riding a particularly rocky incline, going over a sharp bump can
send your front wheel up, and if the hill's steep this can start
the sensation of looping out. It's pretty hard to loop out going
uphill but the feeling will unsettle and unbalance you and bring
the climb crashing to a halt. Use weight distribution intelligently
uphill as you would anywhere else- if the front wheel's coming up
move your weight forward, and move it back again as soon as the
hill get's smoother.
Another time to stand is on really long climbs. Whether
it's just psycholgical I don't know, but changing your position
(try this with your hands too if you're using bar ends) can really
help you last the distance.
Running up It's pretty hard to be surprised
by a hill (they're big and stick up a lot!) so when you know you're
heading for one be sure to use your momentum to get up the start
of it. I'd love to stop there but of course it's not that simple!
You need to make the shift to a gear suitable for climbing while
you're still moving at a decent speed, not while you climb. To start
with get all the speed you can on the run up to the hill, and when
you hit the slope, stop pedalling. As you freewheel, get into the
gear that suits you for climbing, whilst letting momentum carry
you as far up the slope as possible.
As you practice, try leaving the point where you stop
pedalling later and later, until you can use a combination of pedalling
and momentum to get as far up the hill as you can before the speed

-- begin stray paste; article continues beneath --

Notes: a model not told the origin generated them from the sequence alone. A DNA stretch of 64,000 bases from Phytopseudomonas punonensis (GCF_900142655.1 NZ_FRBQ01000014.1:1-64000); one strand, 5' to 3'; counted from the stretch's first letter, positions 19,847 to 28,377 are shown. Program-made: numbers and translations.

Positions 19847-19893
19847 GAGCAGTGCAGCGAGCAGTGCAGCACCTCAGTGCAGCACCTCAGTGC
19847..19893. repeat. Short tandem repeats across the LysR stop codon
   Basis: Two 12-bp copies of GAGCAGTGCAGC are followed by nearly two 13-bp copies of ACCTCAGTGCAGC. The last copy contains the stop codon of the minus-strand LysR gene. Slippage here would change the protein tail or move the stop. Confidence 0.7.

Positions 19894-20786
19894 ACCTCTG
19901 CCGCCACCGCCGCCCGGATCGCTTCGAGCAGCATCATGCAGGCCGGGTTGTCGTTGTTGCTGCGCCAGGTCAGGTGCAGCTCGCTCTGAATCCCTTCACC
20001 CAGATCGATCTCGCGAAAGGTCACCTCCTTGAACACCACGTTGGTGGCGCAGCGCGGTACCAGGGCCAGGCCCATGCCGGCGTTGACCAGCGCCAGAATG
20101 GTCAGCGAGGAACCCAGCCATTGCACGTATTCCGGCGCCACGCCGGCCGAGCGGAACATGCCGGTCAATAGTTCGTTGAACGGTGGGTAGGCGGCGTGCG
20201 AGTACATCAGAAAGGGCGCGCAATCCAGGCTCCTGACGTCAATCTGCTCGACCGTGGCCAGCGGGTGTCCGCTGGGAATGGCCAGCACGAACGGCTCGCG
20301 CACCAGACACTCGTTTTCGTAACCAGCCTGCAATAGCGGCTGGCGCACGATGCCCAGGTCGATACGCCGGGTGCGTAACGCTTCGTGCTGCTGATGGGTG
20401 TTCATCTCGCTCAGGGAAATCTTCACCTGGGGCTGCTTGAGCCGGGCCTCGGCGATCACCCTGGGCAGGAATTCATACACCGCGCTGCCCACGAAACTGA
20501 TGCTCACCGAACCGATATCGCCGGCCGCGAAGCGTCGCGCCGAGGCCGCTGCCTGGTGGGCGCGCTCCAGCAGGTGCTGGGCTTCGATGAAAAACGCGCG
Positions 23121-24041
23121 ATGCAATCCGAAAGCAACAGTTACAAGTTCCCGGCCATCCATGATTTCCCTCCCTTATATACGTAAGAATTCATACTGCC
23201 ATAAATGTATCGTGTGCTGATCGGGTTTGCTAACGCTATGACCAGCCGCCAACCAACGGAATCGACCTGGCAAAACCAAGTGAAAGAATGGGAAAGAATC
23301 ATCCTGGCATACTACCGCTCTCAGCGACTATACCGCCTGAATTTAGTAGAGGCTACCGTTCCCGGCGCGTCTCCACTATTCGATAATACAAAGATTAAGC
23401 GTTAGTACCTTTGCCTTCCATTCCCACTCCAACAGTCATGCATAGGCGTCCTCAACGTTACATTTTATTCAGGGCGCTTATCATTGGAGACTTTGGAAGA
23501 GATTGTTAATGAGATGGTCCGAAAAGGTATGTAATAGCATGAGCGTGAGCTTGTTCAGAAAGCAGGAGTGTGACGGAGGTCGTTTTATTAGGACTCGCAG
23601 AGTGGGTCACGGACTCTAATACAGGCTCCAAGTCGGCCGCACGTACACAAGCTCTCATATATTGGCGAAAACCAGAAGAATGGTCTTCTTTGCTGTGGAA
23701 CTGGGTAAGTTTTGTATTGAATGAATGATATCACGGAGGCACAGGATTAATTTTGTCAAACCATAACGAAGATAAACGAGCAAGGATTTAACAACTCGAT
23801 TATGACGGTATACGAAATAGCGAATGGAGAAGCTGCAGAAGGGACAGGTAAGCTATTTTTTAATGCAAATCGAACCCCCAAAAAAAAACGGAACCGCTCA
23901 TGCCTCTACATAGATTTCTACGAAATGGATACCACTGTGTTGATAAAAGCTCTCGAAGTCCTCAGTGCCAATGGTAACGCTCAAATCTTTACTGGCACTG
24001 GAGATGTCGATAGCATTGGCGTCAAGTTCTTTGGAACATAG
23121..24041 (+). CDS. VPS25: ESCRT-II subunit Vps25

runs out and you smoothly shift down for the hard bit. Timing is
everything, so give it some practice and if you don't get it at
first, don't worry- you will.
Smoothly Does it As with a lot of good mountain
bike riding, keeping your movements smooth and fluid really helps
you make it up a hill. Sudden, jerky movements get amplified by
the terrain and the gradient and something as simple as turning
the bars sharlply to go round a rock can cause a catastrophic loss
of balance leading to a*se-plant! Remember you're going slowly.
Think of trials riders- they plan everything five moves ahead and
are ready to compensate for every eventuality. True, being at the
top of 12-foot drop-off does wonders for your focus, but the best
riders are just the same on the ground- never making unnecessary
movements and employing just the right amount of body language to
pull off the move.
Riding uphill you have to be the same, (but no 'back hop to 360degree
drop off' please, unless you send us the pictures!) because you're
riding a very fine line between reaching your goal and falling over,
just like Martyn Ashton and his mates
So there you have it. Or rather you probably don't,
because climbing like a mountain goat doesn't always come easily
and you need to get out there and practice. Just remember what we
Find the right gear for you, use your
run up but remember to change down in time
Be smooth and keep sudden movements to a minimum, get a steady
rhythm and stick to it
Stay in the saddle for traction but be ready to move to maintain
STAY POSITIVE- YOU CAN CLIMB ANYTHING!